29/04/2020 - 15:28

COVID-19 Wrap: One new case as term two commences

29/04/2020 - 15:28

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One new case of COVID-19 was recorded in Western Australia overnight, more than 250 Australian residents arrived in Perth from South Africa this afternoon, and Prime Minister Scott Morrison has reiterated that emergency welfare measures will cease in September.

Mark McGowan has said around 60 per cent of students returned to school today. Photo: Gabriel Oliveira
  • Just one new case of COVID-19 was recorded overnight, bringing the state’s total to 551. Of that, only 43 cases are active.
  • A plane carrying 256 Australian residents arriving from South Africa has landed in Perth today, with 200 of those passengers to be quarantined on Rottnest Island. Around 80 of those passengers are from Western Australia.
  • Premier Mark McGowan and Tourism Minister Paul Papalia have announced a new hygiene training course for the hospitality sector, intended as the first step in reopening the state’s industry. The initiative will require all employees at a given hospitality venue to be adequately trained ahead of a possible reopening. (Read more)
  • The Premier has said an initial survey of public schools has found 60 per cent of students have returned to face-to-face learning in term two. Accurate figures are expected this evening.
  • The Nationals WA leader Mia Davies has said regional residential and agricultural colleges are still waiting to find out if students should return to class, as term two has today commenced. In her comments, Ms Davies cited facilities in Cunderdin, Denmark, Harvey, Morawa and Narrogin that were affected by lack of confirmation for a return date.
  • Prime Minister Scott Morrison has said that the JobSeeker payment will be halved in September, when the federal government has said it will cease to provide direct stimulus to consumers affected by the COVID-19 pandemic. While many key figures in the federal government such as Barnaby Joyce have complained that the current rate of welfare is not feasible for many people, Mr Morrison said the doubled rate currently on offer was an emergency response, and that it did not telegraph any wider changes to the country’s social safety net.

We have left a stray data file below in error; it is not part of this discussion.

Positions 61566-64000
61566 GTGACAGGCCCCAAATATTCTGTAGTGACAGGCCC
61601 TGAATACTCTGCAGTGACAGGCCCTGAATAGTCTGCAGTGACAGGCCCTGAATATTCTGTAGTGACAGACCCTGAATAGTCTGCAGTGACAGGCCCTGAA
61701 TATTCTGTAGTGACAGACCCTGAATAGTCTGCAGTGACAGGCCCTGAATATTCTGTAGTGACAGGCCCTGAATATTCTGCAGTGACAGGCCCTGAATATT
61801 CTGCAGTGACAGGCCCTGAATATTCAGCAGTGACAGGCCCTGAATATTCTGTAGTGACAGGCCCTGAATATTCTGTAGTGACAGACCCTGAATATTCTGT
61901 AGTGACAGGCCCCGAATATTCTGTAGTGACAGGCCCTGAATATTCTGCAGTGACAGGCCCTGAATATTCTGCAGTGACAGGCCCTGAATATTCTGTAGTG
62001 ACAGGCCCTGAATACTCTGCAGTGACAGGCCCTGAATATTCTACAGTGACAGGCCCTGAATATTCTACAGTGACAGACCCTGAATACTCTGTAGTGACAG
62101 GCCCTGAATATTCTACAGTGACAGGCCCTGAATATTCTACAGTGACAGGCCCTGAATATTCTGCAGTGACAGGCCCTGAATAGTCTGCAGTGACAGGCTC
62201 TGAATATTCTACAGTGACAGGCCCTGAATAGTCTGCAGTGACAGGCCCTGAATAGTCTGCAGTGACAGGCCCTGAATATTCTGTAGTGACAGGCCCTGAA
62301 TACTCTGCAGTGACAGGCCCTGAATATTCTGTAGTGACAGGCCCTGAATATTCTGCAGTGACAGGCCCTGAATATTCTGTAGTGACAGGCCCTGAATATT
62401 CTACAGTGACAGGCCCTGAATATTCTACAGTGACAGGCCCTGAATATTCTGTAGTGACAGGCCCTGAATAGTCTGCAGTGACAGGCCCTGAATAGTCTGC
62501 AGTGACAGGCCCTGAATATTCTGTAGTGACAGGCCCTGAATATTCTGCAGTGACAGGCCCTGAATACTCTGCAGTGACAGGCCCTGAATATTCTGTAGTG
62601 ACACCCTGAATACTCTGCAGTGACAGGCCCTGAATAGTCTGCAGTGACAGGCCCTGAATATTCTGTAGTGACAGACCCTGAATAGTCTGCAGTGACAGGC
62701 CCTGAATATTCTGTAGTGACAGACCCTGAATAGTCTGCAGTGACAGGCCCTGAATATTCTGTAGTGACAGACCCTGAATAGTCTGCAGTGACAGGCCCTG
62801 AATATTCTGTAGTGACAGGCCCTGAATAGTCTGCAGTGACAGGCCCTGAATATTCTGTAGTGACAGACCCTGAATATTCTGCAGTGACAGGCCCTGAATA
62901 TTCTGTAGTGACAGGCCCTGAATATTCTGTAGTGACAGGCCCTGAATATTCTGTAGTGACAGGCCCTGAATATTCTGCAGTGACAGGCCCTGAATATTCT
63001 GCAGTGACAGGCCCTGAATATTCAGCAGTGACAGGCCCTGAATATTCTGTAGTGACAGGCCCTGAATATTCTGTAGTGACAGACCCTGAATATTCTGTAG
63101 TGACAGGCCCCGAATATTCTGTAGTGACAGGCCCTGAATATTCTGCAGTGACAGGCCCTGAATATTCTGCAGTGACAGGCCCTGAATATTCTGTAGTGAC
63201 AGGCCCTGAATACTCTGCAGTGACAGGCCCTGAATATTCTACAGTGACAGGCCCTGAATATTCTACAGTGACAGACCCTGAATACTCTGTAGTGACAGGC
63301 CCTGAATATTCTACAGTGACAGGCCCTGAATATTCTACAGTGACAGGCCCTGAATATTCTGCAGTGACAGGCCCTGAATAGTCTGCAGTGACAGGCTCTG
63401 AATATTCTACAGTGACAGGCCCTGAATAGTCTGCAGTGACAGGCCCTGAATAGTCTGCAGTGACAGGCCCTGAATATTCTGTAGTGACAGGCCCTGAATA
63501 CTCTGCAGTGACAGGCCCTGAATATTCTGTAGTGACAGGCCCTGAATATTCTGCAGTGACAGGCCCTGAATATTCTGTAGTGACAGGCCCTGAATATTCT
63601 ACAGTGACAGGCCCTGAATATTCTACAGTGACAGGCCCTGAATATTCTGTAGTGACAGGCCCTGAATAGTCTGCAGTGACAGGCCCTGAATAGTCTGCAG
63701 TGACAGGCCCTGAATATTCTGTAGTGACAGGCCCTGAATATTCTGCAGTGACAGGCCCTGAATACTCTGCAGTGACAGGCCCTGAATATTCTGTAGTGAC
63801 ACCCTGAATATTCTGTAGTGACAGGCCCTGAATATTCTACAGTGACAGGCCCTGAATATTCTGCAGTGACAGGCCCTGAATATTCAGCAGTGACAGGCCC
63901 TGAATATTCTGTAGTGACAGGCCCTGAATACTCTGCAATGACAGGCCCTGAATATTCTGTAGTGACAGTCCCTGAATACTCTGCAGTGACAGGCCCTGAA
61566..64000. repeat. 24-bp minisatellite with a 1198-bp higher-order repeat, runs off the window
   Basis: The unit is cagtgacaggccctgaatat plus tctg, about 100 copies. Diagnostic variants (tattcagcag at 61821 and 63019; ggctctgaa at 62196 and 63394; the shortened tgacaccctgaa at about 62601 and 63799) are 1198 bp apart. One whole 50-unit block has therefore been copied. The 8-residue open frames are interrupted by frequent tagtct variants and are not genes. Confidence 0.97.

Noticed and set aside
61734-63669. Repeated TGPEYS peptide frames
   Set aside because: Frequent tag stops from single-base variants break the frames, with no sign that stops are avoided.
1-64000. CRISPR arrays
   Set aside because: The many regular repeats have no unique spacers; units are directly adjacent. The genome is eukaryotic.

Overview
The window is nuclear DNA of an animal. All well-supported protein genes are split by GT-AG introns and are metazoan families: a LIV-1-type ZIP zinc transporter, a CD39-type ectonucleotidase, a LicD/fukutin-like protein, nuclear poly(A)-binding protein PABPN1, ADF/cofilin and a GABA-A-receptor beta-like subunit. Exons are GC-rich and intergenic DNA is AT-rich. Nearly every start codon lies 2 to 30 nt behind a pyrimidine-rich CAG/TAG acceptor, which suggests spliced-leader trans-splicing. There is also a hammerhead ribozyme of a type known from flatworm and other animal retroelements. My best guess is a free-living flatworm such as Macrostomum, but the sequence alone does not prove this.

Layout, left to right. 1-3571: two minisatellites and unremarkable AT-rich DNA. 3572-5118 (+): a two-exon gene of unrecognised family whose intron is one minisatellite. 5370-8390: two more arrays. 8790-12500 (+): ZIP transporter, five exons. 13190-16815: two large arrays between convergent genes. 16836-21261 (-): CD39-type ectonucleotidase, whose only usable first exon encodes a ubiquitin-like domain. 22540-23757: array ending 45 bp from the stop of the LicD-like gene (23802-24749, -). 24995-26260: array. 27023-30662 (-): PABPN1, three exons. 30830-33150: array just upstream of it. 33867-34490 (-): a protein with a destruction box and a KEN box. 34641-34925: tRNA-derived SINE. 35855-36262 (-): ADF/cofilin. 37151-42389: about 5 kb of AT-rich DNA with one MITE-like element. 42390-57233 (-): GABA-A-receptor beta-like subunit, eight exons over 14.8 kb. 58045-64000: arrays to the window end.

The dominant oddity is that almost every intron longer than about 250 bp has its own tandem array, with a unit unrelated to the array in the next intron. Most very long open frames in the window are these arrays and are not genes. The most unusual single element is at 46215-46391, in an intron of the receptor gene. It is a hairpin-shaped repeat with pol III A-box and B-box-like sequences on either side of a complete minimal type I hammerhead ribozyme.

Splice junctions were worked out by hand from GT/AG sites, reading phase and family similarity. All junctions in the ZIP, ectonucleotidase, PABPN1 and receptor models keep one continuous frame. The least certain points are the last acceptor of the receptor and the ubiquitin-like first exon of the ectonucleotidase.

• While 2.8 million Australians have already downloaded the federal government’s COVIDSafe app, the Prime Minister has said he would like to see millions more download and use the app. The federal government is not expected to make downloading and using the app a mandatory exercise.
  • Australians are likely to lose up to $60 billion in wages and profits between April and August this year, according to new economic analysis from Deloitte. That loss will not be equally distributed, the consultancy firm said, with the hospitality sector set to lose around $8 billion in that period, the most of any industry in the country. That was followed by arts and recreation, which is set to lose more than $6 billion, and mining, which is set to lose around $5 billion.
  • Ford Australia has said it will produce and donate up to 100,000 face shields to healthcare workers during the COVID-19 pandemic. The prototype for the face shields was developed in Victoria, with around 50,000 already produced.
  • Moody’s has said Australia’s economy is likely to shrink by five per cent this year, with budget deficits expected to increase over the current and following financial year. Despite that assessment, the agency said Australia would retain its triple-A credit rating, citing strong finances overall.
  • US President Donald Trump has said testing in the country will be dramatically increased in the coming weeks, as he moves to allow states to reopen their economies. More than 1 million people in the US have now been infected with COVID-19, and just fewer than 60,000 have died as a result of contracting the virus.

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